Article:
There are many attempts to efficiently serialize Pandas DataFrames. The current pickle solution is non-optimal, both in the sense that it doesn't think about compression and such, but also in the sense that it appears to be needlessly slow (although my benchmarks are old here). Custom attempts to serialize Pandas dataframes can be significantly faster with moderate effort.
At the same time, it is very nice if these custom solutions can be pushed into
Python's standard protocols for this sort of thing, like the pickle protocols
__setstate__. This helps downstream parallel
computing libraries avoid special casing Pandas objects.
Additionally to avoid copies, it is often nice to be directly handed
buffer objects. Dask itself doesn't actually operate in
the no-copy regime (it has yet to be a bottleneck in any of our workloads) but
other projects that are more performance conscious with regards to memory
bandwidth prefer to avoid this. It would be nice to receive a small bytestring
encoding metadata followed by a sequence of
memoryview objects that can then
be passed directly to a socket.
There is currently no standard protocol for this, however I suspect that we could get NumPy developers on board with a proposal easily. This, at the very least, would be a good bridge building activity.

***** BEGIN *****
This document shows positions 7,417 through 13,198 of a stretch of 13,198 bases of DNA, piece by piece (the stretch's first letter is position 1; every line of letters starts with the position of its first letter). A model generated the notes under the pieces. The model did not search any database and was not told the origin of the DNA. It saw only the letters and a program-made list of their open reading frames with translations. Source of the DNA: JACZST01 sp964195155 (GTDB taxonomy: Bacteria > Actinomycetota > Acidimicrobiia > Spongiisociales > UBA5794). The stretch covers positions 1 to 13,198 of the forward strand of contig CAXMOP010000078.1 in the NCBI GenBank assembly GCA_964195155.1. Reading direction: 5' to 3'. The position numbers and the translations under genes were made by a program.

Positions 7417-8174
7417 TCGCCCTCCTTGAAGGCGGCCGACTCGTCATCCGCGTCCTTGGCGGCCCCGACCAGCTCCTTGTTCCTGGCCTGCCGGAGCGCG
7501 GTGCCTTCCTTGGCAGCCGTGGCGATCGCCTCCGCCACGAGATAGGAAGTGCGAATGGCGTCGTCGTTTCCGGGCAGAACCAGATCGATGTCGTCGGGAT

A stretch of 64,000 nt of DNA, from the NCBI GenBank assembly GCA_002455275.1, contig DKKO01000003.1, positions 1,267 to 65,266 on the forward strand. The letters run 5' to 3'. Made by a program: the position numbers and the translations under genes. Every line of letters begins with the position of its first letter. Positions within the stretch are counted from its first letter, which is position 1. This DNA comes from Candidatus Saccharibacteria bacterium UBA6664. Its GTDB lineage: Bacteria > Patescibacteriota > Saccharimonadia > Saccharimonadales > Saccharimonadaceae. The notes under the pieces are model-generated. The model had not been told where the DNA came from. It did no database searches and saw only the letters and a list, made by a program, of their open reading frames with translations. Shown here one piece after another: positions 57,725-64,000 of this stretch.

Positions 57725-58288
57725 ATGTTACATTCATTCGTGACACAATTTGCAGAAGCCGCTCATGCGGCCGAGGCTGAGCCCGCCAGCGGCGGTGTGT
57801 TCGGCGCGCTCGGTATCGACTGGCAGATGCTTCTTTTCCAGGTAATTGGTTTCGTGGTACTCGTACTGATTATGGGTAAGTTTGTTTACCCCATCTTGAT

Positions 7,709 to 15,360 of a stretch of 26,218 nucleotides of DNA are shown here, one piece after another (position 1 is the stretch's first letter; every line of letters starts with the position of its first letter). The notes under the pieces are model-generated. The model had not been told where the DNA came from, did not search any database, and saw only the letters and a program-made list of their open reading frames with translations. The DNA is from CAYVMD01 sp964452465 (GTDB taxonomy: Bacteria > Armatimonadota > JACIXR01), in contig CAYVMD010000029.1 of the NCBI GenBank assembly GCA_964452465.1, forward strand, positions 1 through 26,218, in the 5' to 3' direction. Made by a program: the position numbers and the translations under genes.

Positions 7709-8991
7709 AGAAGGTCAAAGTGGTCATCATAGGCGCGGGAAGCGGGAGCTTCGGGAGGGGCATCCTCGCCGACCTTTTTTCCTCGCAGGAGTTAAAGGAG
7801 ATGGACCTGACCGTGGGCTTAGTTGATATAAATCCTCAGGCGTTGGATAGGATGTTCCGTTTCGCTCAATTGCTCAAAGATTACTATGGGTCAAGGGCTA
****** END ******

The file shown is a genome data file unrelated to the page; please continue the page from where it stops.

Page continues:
Because dask.dataframe builds on top of Pandas we frequently need to pass around Pandas functions across a wire. Tools like cloudpickle make this feasible for methods and dynamically constructed functions.
However, Pandas methods often undergo significant decoration and dynamic rewriting in ways that confuses cloudpickle. These can both cause failures and performance bottlenecks, when function serialization ends up taking significantly more time than the Pandas function being called.
In Process Parallelism
The concerns above are mostly important for distributed memory computing. However it is likely that any parallel Pandas variant will be more often used on a single machine with many cores and lots of RAM. In these cases it is advantageous to use shared memory within a single process. Over the last year the Pandas developers have been gracious enough to release the GIL in many performance critical sections. This gives us nice speedups and makes dask.dataframe on a workstation perform very nicely. I routinely get 20x speedups over in-memory Pandas on a 40 core machine running groupbys-aggregations on 50GB datasets. This isn't ideal, but is significant.
It would be nice to see this happen from the ground up rather than after-the-fact. A rewrite of a C/C++ core affords a nice opportunity here.
Pandas may prefer to engage in its own parallelism. If this occurs it would be nice to globally set a singled-threaded mode programmatically.
Reason about Size
Robust dynamic parallelism in a space constrained setting relies on tools to
reason about the size, in bytes, that a piece of data takes in memory. Recent
improvements to the
memory_usage method help here although reliance on the
Python Object dtype for text often causes underestimation, which can be
Additionally, hooking into standard Python protocols, like
appreciated to avoid special cases downstream.